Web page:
Allison: Beautiful. And can you tell us a little bit about how you got into cancer research?
McFarland: Sure. I mean, probably like many people, you’ve probably known someone with cancer along the way. So when I was starting my career, I was trying to think, “What will I do to bring my background in chemistry together with an application?” When I was thinking of application, I had a good friend who had had childhood cancer, my mother had cancer. And of course, I knew many other people around me that had been affected by cancer, so I thought that would be a good application to pursue. And because my background as a chemist had been in looking at how molecules interact with light, I thought that PDT was quite a good area for me to use the knowledge I already had.
One thing that struck me about PDT was the selectivity and the opportunity to minimize side effects, and that was probably the thing that caught my attention. Well, there were two things that caught my attention. One would be to develop therapies for patients that didn’t have any other options. That was one goal. And then the other would be to minimize side effects that can be quite debilitating and even lead to secondary cancers in some cases.
Allison: Thank you for sharing with us and is there anything else that you’d like to share?
McFarland: I would just like for the general population to know that PDT exists and is complementary to surgery, radiation, radiation therapy, chemotherapy, immunotherapy, and can be used in combination. So it’s worth researching if you or your family member may have a diagnosis and you’re thinking about what else might be out there to complement existing forms of therapy.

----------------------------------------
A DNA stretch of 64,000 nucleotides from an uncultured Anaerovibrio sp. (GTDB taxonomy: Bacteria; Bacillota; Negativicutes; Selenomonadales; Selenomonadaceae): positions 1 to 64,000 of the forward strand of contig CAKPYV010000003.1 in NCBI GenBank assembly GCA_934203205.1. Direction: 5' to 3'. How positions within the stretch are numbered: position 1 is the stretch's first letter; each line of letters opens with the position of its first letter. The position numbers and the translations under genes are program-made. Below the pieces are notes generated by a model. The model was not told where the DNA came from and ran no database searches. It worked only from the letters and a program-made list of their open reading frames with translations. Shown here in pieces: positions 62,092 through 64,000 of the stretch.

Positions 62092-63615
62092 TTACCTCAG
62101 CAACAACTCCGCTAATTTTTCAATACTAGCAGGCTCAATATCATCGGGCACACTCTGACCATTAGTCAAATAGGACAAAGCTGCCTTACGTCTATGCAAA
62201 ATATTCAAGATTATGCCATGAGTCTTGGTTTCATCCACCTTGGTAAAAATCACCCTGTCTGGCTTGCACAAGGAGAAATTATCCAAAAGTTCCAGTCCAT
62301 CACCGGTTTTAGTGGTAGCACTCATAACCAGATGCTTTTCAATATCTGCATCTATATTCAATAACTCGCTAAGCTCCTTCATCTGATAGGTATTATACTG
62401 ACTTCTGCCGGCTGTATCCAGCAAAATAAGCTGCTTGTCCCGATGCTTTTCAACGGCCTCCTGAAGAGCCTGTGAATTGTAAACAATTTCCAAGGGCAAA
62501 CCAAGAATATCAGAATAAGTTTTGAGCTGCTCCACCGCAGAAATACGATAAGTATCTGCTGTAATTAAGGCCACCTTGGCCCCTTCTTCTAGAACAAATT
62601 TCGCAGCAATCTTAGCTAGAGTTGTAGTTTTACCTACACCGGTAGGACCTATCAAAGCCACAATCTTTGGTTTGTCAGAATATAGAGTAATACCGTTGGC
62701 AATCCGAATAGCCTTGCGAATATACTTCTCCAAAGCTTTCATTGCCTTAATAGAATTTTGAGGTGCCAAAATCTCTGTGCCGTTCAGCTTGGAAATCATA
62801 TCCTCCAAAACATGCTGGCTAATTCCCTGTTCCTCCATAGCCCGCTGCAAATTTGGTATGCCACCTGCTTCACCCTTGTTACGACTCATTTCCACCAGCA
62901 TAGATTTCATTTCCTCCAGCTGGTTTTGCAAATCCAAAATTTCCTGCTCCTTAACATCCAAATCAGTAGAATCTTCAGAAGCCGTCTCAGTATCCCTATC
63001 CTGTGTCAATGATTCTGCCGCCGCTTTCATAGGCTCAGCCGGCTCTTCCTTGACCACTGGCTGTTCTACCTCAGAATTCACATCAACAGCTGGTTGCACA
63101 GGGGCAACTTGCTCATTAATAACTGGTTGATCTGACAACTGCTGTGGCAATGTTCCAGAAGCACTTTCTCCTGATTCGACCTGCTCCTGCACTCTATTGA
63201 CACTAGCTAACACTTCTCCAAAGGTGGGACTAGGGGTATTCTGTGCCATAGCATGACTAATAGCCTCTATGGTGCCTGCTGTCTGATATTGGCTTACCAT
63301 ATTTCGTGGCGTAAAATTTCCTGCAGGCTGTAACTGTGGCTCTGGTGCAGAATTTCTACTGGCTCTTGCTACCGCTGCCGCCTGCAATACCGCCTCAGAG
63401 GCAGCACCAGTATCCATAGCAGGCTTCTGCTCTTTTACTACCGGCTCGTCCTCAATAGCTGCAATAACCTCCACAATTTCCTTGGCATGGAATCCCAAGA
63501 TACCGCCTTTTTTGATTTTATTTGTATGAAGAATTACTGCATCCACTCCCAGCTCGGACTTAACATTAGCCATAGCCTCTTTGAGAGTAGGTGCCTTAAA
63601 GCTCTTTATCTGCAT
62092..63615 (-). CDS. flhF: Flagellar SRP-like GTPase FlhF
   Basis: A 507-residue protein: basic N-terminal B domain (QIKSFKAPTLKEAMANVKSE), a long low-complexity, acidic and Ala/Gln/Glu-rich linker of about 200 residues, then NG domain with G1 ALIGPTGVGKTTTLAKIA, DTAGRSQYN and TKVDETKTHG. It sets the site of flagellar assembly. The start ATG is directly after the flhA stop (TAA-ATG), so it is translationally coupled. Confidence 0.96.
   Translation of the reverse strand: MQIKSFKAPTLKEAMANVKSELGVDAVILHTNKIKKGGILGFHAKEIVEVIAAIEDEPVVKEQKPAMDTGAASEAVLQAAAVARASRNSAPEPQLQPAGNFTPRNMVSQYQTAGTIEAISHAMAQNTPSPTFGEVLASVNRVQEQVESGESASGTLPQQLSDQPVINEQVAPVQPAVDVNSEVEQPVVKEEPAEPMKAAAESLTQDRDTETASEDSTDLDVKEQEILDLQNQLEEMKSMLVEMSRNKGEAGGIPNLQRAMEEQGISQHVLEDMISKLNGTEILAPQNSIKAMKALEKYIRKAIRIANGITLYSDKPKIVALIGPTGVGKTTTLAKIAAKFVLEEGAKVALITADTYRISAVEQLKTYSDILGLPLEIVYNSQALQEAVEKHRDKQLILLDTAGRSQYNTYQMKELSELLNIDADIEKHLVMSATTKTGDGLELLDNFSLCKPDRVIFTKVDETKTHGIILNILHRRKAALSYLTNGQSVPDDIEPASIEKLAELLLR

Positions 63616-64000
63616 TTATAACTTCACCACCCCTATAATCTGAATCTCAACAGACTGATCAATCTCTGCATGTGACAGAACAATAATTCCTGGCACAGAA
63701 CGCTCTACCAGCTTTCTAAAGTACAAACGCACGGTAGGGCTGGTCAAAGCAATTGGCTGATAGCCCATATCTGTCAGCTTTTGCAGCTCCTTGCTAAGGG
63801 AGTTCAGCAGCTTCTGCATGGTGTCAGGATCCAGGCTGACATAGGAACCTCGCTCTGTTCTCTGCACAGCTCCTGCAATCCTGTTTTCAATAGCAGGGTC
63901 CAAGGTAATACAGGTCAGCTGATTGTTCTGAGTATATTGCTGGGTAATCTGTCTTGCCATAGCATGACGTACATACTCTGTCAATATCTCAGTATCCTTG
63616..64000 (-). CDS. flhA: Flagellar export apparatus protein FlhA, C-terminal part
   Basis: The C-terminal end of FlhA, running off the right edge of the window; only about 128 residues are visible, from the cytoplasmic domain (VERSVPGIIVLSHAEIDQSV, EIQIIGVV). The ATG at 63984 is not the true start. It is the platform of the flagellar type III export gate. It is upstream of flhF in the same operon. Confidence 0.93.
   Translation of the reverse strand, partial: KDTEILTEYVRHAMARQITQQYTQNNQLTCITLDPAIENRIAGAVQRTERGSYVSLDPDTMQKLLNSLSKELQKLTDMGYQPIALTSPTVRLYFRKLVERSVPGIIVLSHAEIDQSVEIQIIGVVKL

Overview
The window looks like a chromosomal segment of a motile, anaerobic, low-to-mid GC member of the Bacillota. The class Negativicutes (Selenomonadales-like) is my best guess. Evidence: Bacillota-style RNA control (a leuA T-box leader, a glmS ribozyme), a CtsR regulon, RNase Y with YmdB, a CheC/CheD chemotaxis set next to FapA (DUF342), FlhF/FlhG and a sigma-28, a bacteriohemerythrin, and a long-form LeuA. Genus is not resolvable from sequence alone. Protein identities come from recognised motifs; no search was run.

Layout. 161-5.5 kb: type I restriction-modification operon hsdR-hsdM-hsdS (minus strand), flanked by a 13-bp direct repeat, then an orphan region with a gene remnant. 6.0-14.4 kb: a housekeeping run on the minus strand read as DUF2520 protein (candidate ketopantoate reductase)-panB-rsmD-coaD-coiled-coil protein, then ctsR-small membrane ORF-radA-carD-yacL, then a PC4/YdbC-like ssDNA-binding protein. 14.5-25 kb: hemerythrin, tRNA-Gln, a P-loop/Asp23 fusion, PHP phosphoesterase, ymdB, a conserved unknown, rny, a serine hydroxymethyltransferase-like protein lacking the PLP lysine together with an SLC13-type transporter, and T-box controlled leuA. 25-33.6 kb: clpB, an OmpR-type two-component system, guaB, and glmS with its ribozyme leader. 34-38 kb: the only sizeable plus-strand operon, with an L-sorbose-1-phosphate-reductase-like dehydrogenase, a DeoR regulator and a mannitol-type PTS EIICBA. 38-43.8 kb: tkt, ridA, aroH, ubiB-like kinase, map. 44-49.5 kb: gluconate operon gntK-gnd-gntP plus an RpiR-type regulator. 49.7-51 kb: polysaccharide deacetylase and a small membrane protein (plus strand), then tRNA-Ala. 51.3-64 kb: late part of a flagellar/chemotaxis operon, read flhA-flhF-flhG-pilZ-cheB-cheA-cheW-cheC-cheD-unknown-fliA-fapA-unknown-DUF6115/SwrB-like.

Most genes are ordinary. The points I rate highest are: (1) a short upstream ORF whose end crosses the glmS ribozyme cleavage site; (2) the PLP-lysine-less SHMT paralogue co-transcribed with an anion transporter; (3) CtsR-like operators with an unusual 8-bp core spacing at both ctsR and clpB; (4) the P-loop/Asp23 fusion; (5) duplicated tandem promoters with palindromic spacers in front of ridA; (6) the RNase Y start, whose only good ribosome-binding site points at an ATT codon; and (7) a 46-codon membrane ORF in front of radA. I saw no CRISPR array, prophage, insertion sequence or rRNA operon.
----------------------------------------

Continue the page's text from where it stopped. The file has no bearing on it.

Allison: So other forms of photodynamic therapy already exist and are already available to patients in the general public?
What’s one difference between McFarland’s drug and Photofrin, an already FDA-approved photodynamic therapy drug?
Photofrin requires an IV infusion over two appointments. Because an IV-infused drug can spread through the body, including the skin, patients may become temporarily sensitive to sunlight. McFarland’s drug requires a one-time infusion directly into the cancer-affected region, thus avoiding the side effect of sunlight sensitivity.
Alexis Allison is the health reporter at the Fort Worth Report. Her position is supported by a grant from Texas Health Resources. Contact her by email or via Twitter. At the Fort Worth Report, news decisions are made independently of our board members and financial supporters. Read more about our editorial independence policy here.